I wandered lonely as a cloud
That floats on high o’er vales and hills,
When all at once I saw a crowd,
A host, of golden daffodils…

William Wordsworth

I like to use gold paint in some of my paintings to add shimmering highlights. These iridescent, metallic shades can appear to change color and give a luminous quality to my work. But I do know that what I use as gold is not the real thing but still, it satisfies both my visual and emotional imagination.  My gold might not have the same chemical composition as the nuggets found in the veins of rocks, or in alluvial ore deposits in rivers or in the deposits of that precious metal twelve thousand feet plus beneath the ground. I fortunately, do not have to pan, sluice or drill into hard rock to find my gold because I obtain it pre-manufactured from a mix of paints with added metallic lusters that give the impression of the metallic color.  But to me, these golden, iridescent colors are added nuggets to a painting.

So although “all that glitters” on my canvas “is not gold”, for me it is. I use many shades of gold from pale gold to golden yellow to poppy gold to golden brown to iridescent and metallic gold. I sometimes make my golden hues by mixing various colors – adding white and brown to yellow, or bronze powder to yellow or combining yellow and orange – all depending on the shades I hope to achieve – the moods I want to give to the paintings. So the mythological “pot of gold at the end of the rainbow” exists for me entirely in my imagination. I also hope that it might enter the imagination of the viewer as well.

Austrian artists Gustav Klimt and Hundertwasser liked to add gold nuggets to their works. In Klimpt’s “Golden Phase” for example, he used gold and silver leaf to paint the famous 1907 “Portrait of Adele Bloch-Bauer” and Hundertwasser’s would paste gold and silver foil on his radiant colors. Gold as a valuable metal and as a color has a dominant place in many cultures throughout the world – from religious ceremonies to architectural designs to jewelry, that alluring metal has been used in different ways. Historically, religious manuscripts were illuminated by gold and silver. Gold beating gave rise to gold leafing and gilding. Shell gold which is gold powder bound in egg or Gum Arabic, was also used.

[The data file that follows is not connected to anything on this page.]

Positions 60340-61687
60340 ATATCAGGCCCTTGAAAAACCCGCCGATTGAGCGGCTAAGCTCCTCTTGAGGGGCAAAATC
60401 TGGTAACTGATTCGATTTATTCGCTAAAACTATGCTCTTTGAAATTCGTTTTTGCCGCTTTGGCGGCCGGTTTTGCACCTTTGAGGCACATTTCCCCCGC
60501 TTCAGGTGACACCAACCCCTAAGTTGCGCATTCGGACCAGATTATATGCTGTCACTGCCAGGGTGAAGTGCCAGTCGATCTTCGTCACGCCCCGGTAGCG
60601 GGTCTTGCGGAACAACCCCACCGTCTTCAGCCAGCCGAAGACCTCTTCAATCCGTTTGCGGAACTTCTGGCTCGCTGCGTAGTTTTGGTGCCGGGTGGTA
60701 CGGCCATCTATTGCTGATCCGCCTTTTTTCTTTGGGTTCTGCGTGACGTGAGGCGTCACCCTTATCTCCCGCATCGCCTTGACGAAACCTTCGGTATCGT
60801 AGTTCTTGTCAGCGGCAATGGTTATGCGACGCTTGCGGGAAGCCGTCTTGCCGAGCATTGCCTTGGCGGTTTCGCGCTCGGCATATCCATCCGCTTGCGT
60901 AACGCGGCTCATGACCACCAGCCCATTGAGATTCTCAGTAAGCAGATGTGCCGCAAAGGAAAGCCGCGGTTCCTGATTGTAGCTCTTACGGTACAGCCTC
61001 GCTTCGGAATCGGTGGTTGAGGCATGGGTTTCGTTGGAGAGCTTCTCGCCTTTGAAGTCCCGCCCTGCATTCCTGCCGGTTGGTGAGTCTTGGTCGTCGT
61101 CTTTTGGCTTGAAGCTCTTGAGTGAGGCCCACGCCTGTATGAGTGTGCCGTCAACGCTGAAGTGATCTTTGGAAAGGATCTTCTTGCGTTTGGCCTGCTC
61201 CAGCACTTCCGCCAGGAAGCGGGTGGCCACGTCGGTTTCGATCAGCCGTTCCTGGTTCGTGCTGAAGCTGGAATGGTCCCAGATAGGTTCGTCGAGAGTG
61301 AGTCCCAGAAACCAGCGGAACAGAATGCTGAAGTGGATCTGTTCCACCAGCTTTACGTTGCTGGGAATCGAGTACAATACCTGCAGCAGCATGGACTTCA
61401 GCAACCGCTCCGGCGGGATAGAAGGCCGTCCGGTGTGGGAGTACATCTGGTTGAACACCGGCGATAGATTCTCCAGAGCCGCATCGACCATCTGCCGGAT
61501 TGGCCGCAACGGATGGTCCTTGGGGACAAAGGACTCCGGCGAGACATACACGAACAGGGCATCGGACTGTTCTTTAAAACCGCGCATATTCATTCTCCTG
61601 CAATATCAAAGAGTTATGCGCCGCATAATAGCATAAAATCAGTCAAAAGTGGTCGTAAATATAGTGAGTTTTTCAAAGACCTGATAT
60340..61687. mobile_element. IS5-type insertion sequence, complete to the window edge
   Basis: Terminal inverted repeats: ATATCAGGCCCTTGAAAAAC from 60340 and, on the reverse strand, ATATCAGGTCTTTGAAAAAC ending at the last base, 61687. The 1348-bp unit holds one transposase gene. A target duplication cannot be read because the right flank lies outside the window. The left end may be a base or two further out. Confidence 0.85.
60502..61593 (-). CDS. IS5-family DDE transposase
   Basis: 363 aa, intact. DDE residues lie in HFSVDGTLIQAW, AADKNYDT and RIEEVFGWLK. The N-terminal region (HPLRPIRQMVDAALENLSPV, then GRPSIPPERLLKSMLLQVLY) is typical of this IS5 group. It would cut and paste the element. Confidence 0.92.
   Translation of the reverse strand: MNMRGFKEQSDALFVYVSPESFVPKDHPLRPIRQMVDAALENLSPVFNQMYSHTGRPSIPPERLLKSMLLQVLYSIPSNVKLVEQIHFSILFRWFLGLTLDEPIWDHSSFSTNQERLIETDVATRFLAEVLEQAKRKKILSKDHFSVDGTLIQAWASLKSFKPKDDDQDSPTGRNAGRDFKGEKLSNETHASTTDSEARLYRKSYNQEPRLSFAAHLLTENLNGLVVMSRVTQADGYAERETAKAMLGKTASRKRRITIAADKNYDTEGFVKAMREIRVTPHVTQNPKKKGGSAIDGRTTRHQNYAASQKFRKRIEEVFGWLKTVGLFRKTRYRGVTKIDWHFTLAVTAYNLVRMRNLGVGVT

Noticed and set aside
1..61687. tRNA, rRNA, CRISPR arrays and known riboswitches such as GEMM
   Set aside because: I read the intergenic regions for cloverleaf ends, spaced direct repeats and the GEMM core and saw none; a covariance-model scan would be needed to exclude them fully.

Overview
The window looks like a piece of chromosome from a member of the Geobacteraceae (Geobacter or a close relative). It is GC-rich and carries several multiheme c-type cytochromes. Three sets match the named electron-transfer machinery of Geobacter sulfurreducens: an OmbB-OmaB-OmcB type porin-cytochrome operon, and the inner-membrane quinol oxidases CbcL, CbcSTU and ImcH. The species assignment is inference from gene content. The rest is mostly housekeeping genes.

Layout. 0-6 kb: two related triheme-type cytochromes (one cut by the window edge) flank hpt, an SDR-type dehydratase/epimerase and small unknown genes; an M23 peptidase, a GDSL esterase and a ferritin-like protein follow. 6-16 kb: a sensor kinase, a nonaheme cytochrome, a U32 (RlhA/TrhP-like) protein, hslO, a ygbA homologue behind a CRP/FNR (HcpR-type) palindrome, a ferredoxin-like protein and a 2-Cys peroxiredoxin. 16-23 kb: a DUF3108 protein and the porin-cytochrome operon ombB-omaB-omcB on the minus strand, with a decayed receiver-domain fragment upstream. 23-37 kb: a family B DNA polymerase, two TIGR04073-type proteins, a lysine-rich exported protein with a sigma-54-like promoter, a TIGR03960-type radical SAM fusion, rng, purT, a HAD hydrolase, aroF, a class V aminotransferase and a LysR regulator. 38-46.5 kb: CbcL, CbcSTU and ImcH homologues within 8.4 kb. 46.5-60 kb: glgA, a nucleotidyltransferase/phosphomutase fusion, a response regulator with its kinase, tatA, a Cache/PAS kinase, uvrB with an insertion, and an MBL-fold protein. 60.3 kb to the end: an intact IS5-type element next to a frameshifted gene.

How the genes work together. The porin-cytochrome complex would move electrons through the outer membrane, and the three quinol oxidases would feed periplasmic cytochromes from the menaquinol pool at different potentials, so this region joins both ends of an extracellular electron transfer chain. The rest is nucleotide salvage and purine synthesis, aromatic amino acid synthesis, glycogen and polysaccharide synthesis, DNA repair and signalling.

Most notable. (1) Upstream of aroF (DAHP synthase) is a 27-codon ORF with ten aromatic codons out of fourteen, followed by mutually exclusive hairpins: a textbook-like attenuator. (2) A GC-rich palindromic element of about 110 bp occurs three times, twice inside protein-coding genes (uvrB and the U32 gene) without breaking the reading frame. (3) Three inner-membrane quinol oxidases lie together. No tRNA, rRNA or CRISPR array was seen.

Gold – that beguiling, glittering metal, seemingly has attracted humans forever. Gold flakes have even been found in Paleolithic caves that go back to 40,000 B.C. Found all over the world, gold is mentioned in the bible, found on the top of the Egyptian pyramids, in palaces and throne rooms, in religious ceremonies, in architecture and art. For millennia, gold symbolized glory, wealth and status. Gold was and is currency and is sought after. Throughout the 1800s, there were gold rushes all over the world such as North Carolina, California, the Klondike, Australia, New Zealand, Canada, Brazil and South Africa. Where gold was discovered, settlements, towns and cities soon arose for example, Johannesburg, South Africa:

“A land of wind-roughed ridges, muddy streams and long dry grass, A land once so untouched that the gold-bearing ore which lay beneath remained concealed for so long, ore which would be adequate for many decades of mining…On this land, this summer land of blue skies and ceaseless sun, this winter land of frost and drought and sour yellowed grass, the greatest mining city ever would burst forth – Johannesburg …her mother, gold. Her father, gold. Her conception, gold.” (Ellen Palestrant, JOHANNESBURG ONE HUNDRED)

Gold as a color is evocative and our shades of perception of both it and of many others colors vary according to our experiences and how open we are to new visual influences and ideas. But most of us adapt to changes both philosophically and creatively because we know that life is not static and changes are inevitable. Our individual moodprints can affect in small and in substantial ways, changes in our individual and collective futures. So let us invite color into out thoughts and into our lives. Let the sunlight  in and bask in its glittering rays of gold. THE WORLD OF GLIMPSE:

“Do I see gold as you do, Perceptilly?”
Well, Spunktaneous…
I have a Masters Degree
In Meta-luster-cology.
I can glean a glitter from a glow.
Name all the lusters there are to know.

But Spunktaneous, I don’t know how you perceive gold…or pink…or any hue. Only you know. The colors you perceive are entirely you, and each time you look, they’re different. Depends on your moodprint which affects the glow you give to a color.